The Week In Music: The Best Albums, Songs, Performances and More

Music Features The Week in Music
The Week In Music: The Best Albums, Songs, Performances and More

Finally, it’s officially fall, and this week brought us a big ol’ leaf-pile-sized heap of great new music. We were treated to new tracks from Jeff Tweedy (along with a solo album announcement), Molly Burch and indie rock’s newest power duo, Jay Som and Justus Proffit. We’ve also been listening to Richard Swift’s striking posthumous release and Mutual Benefit’s latest album. A whole bunch of talented folks occupied the Paste Studio this week, including Hatchie, Scott Sharrard and Illuminati Hotties. Finally, we enlisted the great Brandi Carlile to interview her childhood hero, Amy Ray, about Ray’s new album. Catch up on all this and more below.


Richard Swift: The Hex

After singer, songwriter, multi-instrumentalist and indie-rock uber-producer Richard Swift died in July, his family announced, among other things, that he had been working on new music, that said new music had been planned for release in November, and that they hoped to share it with the world sooner than that. Given the typical timeline for getting an album out into the world via an indie label, a planned November release means Swift had almost certainly put the finishing touches on the music he was making before he passed away. Which means The Hex—surprise-released by Secretly Canadian—may very well be Swift’s final fully formed artistic statement. —Ben Salmon

Mutual Benefit: Thunder Follows The Light

Thunder Follows The Light, the ninth album from Jordan Lee’s project, Mutual Benefit, serves as a still point, a breath of sanity, a meditation. It’s the rare album that manages to soothe and calm without burying its head in the sand—like a guided meditation through the reality of living in today’s world. Ambient, folky and gorgeously arranged, the orchestral elements and Lee’s rumination on heavy-hitters like our collective past and future, internal and external strife, apocalypse and hope never feel overwhelming. —Madison Desler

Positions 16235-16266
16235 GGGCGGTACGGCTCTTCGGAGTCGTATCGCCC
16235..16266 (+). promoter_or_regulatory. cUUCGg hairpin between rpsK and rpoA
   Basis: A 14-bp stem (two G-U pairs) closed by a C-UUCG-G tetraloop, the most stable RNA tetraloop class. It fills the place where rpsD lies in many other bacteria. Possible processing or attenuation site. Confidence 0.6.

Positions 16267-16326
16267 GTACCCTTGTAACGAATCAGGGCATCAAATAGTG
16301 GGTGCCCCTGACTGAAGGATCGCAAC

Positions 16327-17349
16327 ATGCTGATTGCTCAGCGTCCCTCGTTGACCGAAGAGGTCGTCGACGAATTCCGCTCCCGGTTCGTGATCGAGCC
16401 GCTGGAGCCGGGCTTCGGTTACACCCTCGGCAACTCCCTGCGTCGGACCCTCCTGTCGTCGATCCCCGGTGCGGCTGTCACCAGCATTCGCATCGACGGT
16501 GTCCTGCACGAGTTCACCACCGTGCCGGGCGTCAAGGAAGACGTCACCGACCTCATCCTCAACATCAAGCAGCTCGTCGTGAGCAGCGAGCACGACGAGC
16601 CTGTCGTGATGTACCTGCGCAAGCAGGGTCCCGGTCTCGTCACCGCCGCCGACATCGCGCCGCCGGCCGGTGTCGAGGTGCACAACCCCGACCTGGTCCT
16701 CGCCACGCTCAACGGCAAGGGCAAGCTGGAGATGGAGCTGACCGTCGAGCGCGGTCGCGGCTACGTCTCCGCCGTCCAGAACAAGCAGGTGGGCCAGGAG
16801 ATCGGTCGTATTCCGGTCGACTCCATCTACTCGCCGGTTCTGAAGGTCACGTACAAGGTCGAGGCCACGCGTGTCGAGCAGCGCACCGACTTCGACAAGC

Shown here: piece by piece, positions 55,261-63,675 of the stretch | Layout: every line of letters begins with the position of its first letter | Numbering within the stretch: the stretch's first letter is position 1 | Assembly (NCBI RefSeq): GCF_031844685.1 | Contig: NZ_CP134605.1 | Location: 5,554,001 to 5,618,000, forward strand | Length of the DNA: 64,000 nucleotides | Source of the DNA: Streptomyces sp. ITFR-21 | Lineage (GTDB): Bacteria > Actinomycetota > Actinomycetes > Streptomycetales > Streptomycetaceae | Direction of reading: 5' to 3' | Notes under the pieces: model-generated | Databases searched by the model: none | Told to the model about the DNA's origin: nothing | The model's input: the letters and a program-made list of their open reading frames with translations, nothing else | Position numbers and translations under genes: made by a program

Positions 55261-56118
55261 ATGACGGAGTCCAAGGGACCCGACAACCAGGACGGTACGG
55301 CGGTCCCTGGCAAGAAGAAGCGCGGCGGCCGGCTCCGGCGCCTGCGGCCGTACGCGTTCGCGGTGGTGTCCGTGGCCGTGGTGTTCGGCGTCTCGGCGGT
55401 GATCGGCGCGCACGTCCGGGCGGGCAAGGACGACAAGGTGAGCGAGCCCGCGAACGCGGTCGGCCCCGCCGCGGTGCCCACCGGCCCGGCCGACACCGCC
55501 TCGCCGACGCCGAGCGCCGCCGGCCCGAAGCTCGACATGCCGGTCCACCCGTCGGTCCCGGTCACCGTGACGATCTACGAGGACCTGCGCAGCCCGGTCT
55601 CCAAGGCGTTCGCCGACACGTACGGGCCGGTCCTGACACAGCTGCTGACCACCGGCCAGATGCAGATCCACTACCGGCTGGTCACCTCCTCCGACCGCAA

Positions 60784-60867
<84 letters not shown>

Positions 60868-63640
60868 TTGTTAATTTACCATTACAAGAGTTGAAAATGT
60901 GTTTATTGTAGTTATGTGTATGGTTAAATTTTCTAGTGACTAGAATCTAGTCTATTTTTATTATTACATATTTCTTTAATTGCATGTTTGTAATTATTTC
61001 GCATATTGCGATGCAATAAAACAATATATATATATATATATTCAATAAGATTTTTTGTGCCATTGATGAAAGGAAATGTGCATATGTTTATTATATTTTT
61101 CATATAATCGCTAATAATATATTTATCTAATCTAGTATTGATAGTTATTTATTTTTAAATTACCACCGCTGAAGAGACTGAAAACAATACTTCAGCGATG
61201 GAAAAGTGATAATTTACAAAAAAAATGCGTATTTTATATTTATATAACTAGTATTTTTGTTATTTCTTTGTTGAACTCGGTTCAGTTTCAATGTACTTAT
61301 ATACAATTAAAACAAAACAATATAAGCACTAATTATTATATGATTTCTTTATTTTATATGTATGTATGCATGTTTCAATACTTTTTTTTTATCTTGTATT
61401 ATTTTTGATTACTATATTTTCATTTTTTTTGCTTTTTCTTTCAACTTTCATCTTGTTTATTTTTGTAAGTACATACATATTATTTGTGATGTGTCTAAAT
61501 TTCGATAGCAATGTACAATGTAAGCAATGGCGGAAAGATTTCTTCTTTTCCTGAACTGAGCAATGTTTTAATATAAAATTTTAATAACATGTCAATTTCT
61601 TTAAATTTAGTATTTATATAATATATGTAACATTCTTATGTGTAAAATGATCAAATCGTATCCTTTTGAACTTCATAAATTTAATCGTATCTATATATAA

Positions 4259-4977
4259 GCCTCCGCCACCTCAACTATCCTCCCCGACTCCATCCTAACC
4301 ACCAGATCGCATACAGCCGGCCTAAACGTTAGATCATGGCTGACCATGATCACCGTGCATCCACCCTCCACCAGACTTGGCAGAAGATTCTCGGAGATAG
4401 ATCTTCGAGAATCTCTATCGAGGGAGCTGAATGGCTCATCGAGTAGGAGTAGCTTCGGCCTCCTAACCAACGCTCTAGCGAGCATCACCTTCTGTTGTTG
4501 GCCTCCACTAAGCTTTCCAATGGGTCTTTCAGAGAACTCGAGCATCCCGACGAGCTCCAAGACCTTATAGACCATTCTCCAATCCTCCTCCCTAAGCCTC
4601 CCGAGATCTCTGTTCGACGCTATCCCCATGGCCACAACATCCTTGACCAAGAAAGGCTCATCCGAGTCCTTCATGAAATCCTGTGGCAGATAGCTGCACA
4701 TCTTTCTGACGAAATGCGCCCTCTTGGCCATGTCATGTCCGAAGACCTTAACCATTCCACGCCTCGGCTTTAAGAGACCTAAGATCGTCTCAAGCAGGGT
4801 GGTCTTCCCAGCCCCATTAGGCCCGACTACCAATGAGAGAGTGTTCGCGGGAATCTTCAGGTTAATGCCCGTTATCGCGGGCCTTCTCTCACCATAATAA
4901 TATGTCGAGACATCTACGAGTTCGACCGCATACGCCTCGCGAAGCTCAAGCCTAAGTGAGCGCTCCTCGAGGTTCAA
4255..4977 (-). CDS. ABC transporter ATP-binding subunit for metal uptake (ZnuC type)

Jeff Tweedy:Some Birds

“Some Birds” finds Tweedy up to his old Uncle Tupelo tricks once again. The rusted alt-country of No Depression has, throughout the years, alternately been Tweedy’s boon and bane—some of Wilco’s best work occurred when he was running as far away from roots rock as he could. But when he’s on his own, that naturalistic style of songwriting feels, well, natural. —Justin Kamp

Jay Som and Justus Proffit:Invisible Friends

“Invisible Friends” is the second single from the duo’s forthcoming collaborative EP Nothing’s Changed, following the title track’s release in August. Where the title track was a buoyant, folk-ish jaunt that found the pair dipping their toes into distortion, “Invisible Friends” finds them basking in waves of fuzz and swanky bass grooves that sound like the good old days of arena rock. “Melina (Duterte, aka Jay Som) and I wanted this song to sound really big,” Justus Proffit said in a statement. “This song is kind of Oasis inspired. Every two-count of the song, there is a note hit on the keyboard that was inspired by Len’s ‘Steal My Sunshine.’ We generally just wanted a groovy ‘90s rock song.” —Justin Kamp